Editorial: Gavin Newsom tells Southern California to plan for housing. A lot more housing
If Southern California leaders were questioning whether Gov. Newsom is serious about ending the state’s housing crisis, he’s given them a very clear answer.
His administration recently overruled a long-term housing plan from Southern California leaders that vastly underestimated the number of homes needed to ease the existing shortage and to shelter the next generation of Californians. Instead, the state Department of Housing and Community Development declared that cities and counties in Southern California will have to plan for the construction of 1.3 million new homes in the next decade. That number is more than three times larger than what local elected officials had wanted to commit to.
By overruling Southern California leaders’ slow-growth impulses, Newsom made clear that his administration is going to be far more aggressive in requiring cities and counties to make room for new housing. And that’s a very good thing.
Housing and Community Development is required to set housing targets under the state’s “fair share” housing law, which instructs cities and counties to plan and zone every eight years for enough development to house their share of the state’s growing population. Cities aren’t required to build the homes — that’s up to the private sector — but they have to plan and zone for them.
For decades, some local governments have looked for ways to shirk that responsibility, bending to complaints from not-in-my-backyard groups that want to hold down traffic, discourage development and preserve the region’s low-slung suburban character. That’s one reason California has a deep housing shortage that is fueling poverty, displacement and homelessness.
As the housing crisis has worsened, however, state officials have begun to exert more authority. In recent years, state lawmakers began passing bills to add teeth to the fair share housing law. Newsom has also sought to strengthen the process with penalties of up to $600,000 a month for cities that refuse to zone enough land to accommodate sufficient housing for low-income families as well as for those who can afford the market’s going rate.
At the heart of the fair share process is the estimate each community makes for how much housing it needs. A higher number means cities have to zone for more housing, a portion of which has to fill the need for affordable units.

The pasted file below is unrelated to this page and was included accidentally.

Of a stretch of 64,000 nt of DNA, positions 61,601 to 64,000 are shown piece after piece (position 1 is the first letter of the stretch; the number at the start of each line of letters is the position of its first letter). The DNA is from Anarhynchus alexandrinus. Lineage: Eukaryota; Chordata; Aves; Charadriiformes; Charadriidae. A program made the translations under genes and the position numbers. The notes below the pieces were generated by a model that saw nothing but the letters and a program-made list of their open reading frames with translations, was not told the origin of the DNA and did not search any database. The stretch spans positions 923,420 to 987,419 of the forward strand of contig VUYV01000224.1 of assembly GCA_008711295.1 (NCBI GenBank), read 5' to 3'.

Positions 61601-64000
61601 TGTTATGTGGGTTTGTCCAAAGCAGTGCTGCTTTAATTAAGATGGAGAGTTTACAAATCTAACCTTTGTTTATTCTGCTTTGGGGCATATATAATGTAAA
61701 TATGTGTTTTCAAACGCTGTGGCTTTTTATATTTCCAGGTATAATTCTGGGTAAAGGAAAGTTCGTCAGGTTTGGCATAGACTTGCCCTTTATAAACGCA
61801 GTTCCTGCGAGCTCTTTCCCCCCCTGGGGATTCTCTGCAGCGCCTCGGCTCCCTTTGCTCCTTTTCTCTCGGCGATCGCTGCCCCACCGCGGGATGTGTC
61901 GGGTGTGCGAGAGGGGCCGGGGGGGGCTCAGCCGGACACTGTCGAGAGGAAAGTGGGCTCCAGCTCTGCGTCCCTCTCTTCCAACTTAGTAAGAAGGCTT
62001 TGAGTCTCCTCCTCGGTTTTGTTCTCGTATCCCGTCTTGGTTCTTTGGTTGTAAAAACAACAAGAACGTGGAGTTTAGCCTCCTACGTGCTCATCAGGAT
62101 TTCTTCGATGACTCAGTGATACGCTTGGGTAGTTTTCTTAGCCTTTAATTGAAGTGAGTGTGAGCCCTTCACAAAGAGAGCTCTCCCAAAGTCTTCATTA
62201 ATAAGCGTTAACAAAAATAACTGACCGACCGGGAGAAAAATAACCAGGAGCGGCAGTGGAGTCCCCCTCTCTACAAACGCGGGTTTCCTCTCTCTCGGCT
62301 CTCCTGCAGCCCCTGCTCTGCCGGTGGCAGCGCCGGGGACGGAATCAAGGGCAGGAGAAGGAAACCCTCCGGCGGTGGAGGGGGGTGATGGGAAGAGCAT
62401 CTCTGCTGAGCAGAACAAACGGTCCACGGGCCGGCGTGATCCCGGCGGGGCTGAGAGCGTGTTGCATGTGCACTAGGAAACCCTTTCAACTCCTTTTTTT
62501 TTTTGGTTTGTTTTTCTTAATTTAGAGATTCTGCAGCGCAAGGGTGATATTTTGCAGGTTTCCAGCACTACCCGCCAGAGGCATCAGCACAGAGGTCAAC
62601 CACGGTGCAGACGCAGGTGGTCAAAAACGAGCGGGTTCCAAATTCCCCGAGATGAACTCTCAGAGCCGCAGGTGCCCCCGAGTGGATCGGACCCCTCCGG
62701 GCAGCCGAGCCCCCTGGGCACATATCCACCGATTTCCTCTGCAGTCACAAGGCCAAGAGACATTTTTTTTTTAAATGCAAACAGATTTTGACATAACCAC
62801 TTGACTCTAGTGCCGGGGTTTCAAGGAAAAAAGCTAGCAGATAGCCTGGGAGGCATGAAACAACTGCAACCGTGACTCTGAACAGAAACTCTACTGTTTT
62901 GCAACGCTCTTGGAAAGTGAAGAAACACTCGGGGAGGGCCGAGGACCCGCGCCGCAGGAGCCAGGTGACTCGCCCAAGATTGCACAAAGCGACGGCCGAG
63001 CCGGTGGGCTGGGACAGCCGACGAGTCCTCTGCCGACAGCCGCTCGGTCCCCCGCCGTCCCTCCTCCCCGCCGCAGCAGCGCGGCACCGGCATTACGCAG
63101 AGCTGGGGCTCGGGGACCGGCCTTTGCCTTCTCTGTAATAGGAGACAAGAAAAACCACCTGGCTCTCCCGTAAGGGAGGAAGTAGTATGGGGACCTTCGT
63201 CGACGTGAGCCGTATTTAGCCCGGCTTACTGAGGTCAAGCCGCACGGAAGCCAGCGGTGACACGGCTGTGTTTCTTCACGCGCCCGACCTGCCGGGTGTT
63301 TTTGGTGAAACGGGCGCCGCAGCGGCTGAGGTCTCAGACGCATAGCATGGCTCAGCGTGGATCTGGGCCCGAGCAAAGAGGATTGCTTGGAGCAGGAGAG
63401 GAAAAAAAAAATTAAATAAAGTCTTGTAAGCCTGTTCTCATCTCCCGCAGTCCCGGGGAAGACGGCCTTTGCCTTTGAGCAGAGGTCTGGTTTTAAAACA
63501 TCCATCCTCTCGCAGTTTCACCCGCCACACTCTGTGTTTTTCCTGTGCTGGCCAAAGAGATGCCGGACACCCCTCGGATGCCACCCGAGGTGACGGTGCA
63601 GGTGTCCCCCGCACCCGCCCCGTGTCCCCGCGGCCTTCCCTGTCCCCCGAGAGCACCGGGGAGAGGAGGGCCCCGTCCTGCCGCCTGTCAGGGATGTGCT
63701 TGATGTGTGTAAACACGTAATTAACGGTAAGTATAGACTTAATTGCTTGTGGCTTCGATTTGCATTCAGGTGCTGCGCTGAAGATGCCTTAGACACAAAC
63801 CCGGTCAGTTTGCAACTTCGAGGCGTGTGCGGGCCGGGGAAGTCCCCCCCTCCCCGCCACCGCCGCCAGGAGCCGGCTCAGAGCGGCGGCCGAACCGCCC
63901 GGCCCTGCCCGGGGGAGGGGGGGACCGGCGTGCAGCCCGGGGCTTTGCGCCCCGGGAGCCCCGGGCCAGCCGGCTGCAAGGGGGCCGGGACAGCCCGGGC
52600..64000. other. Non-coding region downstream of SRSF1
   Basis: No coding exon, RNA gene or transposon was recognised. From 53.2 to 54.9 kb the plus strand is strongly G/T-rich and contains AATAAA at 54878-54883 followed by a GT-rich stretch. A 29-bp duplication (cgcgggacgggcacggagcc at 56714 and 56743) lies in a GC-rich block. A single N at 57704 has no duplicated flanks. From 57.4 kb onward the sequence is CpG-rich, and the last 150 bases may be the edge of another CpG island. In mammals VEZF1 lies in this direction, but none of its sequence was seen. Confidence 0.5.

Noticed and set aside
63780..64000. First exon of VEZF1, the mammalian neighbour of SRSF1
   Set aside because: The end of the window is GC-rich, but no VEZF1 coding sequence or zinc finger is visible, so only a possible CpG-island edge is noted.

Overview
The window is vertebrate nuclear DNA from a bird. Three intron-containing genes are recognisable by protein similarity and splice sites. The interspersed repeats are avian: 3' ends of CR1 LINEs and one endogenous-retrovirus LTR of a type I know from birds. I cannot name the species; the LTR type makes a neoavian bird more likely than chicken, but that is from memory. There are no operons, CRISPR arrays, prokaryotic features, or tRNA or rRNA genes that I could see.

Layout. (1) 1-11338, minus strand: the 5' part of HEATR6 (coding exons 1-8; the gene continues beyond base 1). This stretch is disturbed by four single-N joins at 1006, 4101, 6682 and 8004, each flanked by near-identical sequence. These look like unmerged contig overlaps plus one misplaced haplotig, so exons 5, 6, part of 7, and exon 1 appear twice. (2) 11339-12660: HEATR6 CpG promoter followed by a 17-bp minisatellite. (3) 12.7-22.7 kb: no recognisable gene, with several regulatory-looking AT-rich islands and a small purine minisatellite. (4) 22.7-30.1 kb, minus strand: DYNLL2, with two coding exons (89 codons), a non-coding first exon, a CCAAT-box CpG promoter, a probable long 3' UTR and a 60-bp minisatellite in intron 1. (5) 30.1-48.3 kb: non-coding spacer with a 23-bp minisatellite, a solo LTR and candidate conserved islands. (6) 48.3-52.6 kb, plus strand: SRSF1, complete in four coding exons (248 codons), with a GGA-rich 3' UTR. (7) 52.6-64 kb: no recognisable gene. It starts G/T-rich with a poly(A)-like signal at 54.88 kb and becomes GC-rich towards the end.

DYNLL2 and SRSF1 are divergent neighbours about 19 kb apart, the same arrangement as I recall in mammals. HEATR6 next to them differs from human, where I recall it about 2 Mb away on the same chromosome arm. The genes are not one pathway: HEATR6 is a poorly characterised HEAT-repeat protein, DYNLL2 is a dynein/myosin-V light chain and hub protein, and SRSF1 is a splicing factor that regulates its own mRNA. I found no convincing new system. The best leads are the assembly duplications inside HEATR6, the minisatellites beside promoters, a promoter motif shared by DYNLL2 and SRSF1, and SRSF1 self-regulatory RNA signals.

In June, the board of the Southern California Assn. of Governments, which is composed of city and county elected officials from across the region, voted to set a woefully low estimate for the amount of housing the area would need: 430,000 homes by 2029. Housing advocates and some regional leaders, including Mayor Eric Garcetti, complained that such a lowball target would only exacerbate the housing shortage that is driving up rents and home prices.
The Newsom administration heeded those complaints and, fortunately, the state sets the housing target for each region. And although 1.3 million new homes in Southern California between 2021 and 2029 is ambitious, it’s still less than some advocates and experts say is necessary.
That works out to about 162,000 new units a year across the SCAG region, which is home to half the state’s population. The entire state of California has averaged only 80,000 new homes a year over the last decade. But state law demands a target that’s aggressive, both to address the existing shortage created by decades of insufficient construction and to meet the needs of the growing population.
SCAG will have to decide how to spread the planning for 1.3 million units across its jurisdiction. To meet the target without sprawling deeper into open space, cities will have to plan for more multi-family developments, including apartments, condos and townhomes. That will be a big change in some communities that have refused to allow anything but single-family houses.
But Southern California, along with other urban areas around the state, has to transition to greater density to ease the housing shortage. It makes sense to concentrate denser housing near mass transit and jobs so people can get around without driving, which would ease traffic congestion and cut the vehicle emissions that are polluting the air and fueling global climate change.
For too long, Southern California leaders have tried to preserve a landscape of cars and freeways and single-family homes, no matter the environmental and economic consequences for the next generation. That won’t fly anymore, especially if the governor will keep pushing cities to say “Yes in my backyard.”
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